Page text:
Fast-forward to this past weekend when my wife & I had a wonderful 3 nights away and the kids stayed with their fun Auntie Val and Uncle Arthur and cousin Bradley. Staying at Auntie Val’s is always an exciting time. They get to cook and eat delicious goodies, swim in the pool, play video games, and do all sorts of fun things. At nine years old, my son is now needing to take on more responsibility for himself and his actions. Apparently, it’s also his time to bond with other males, big and small instead of constantly being surrounded by an all-female clan. Here he can celebrate his masculinity by shooting arrows out back with Uncle Arthur, tease the girls in the pool with cousin Bradley, and play video games all day if he wants because Auntie Val has enough girls in the kitchen to help her! Life is good!

When we come back to pick them up, we swoop in and hear stories quickly, get updated by Val in the corner of the kitchen, and sometimes need to hear about events of mis-behaving and tantrums. This time, it was a little different.

“Arthur had to have ‘the talk’ with him,” Val said. My first thought was “he’s too young for that, isn’t he?” Then she got more specific…”He needed to learn about putting the seat up before he pees.” she said. “Arthur explained that good manners means that you lift up the seat to not dribble all over the seat, put the seat down after, cover the top, then flush it.” My other daughters chimed in when I instinctively defended him, “he doesn’t drip hardly at all at home and always wipes it off,” I said. “NO, HE DOESN”T!” his twin and her big sister said in unison. Well, he always did when I was looking…

So, why do I feel like I was kind of reprimanded too? I guess it’s because I always felt that if he wasn’t spraying the walls, floors, or surrounding furniture, it was a bonus. I don’t have expectations from the girls besides FLUSHING THE TOILET once and a while, telling me when the toilet isn’t flushing so another person doesn’t go and do a big poop and it won’t flush! I harp on the damn toothpaste cover never getting put back on and the clumps of toothpaste littering the sink, the toothpaste spray on the mirror and the towels left on the floor, but to get on my son’s case about not wiping off the dribble every time? I’m actually OK with him not lifting up the seat, believe it or not. I’m more crazy about the germs ON the seat, and knowing that I have to ask him each and every time I know he’s used the toilet, “have you washed your hands?” and he gives me a sly smile and says “yes,” which means “no,” makes me feel better knowing that he hasn’t, in fact, also touched the seat, transferred those germs now to the toilet handle…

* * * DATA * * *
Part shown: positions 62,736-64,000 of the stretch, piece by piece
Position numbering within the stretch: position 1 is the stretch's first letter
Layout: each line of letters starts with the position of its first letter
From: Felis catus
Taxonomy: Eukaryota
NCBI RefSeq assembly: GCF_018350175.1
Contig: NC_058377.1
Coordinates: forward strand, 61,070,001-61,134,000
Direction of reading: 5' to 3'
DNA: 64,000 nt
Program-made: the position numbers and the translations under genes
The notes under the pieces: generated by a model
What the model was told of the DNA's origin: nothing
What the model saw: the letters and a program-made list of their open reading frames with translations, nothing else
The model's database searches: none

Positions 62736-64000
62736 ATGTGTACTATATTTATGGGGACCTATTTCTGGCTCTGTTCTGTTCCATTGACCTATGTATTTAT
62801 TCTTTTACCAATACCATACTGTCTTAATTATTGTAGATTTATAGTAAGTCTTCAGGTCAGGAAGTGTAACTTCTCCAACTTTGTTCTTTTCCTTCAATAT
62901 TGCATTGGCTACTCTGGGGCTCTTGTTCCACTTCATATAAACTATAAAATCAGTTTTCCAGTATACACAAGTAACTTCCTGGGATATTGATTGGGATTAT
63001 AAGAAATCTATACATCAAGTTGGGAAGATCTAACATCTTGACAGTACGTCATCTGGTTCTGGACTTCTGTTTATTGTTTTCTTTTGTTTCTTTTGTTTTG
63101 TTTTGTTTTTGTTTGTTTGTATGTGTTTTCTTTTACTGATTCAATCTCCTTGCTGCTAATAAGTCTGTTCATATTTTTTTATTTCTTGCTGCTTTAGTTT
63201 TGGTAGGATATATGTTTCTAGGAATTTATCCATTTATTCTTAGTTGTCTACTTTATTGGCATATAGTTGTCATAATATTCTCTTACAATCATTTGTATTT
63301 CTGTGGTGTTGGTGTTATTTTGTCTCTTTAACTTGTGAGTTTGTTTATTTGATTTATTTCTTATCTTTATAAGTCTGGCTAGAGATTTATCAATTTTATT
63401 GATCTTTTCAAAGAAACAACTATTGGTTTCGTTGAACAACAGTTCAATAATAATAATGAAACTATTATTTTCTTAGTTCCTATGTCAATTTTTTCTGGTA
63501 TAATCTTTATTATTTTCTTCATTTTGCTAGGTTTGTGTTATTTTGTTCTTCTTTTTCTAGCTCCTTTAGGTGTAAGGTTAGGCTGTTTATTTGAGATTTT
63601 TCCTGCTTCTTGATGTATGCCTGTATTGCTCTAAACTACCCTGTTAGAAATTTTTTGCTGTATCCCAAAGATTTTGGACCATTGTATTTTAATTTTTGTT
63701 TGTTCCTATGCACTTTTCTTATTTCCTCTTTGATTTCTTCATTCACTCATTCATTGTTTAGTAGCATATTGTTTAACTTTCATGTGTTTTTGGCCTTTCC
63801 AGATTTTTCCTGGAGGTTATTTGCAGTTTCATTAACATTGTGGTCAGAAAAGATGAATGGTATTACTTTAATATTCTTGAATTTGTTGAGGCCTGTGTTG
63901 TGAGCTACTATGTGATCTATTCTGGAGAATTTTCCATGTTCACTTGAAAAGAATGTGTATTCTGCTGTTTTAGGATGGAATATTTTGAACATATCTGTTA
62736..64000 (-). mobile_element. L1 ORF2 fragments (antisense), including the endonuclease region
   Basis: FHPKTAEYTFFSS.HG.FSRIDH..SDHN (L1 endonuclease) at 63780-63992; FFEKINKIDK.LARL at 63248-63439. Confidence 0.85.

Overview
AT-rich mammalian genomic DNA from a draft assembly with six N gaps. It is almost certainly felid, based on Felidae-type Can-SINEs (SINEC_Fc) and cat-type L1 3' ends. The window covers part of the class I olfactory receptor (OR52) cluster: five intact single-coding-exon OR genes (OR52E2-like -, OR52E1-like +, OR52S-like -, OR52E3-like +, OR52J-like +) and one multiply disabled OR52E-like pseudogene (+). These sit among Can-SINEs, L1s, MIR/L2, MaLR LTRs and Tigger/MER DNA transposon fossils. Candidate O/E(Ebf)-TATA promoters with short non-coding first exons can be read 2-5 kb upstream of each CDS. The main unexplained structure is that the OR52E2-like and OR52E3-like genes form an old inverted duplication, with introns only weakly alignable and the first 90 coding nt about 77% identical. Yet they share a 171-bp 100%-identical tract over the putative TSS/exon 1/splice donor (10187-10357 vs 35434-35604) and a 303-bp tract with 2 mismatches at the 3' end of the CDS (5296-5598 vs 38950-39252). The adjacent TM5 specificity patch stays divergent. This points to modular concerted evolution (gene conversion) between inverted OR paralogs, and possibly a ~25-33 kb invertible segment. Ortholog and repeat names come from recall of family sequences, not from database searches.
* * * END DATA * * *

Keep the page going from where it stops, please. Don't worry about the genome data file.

Bottom line? There is none. I still don’t know how I feel about it. I guess in my perfect world, he would use a piece of toilet paper to lift the seat, wash his hands every time he goes near a bathroom, and if he dribbles even on the rim, wipe it off, because the next person to lift up that seat is going to touch his dried up pee on the bottom of the seat and them I won’t be able to even touch the handle without disinfecting it first! Did I mention that I’m turning into my mother?! That’s for another day…

2 Comments (+add yours?)

  1. Laurie Harrison
    Aug 23, 2011 @ 17:09:44

    In an age where everyone seems to have a blog, most of them not being all that enlightening or entertaining, I often times read only the very start and hit the back button feeling only a twinge of guilt. (I believe that with so much good material to read…whether online or in print…a person only needs to give the material a certain amount of time to grab her attention. For books, I subtract my age from 100 and that’s the number of pages I feel I should read before I can close the book without feeling compelled to complete it.) Having said that, I thoroughly enjoyed this post. It had a great mix of reflection, humour and honesty. Please keep writing.



  2. Suz
    Oct 25, 2011 @ 09:35:14

    Your son could SIT while peeing, like a good European, and there would be less worry for you, dah-ling.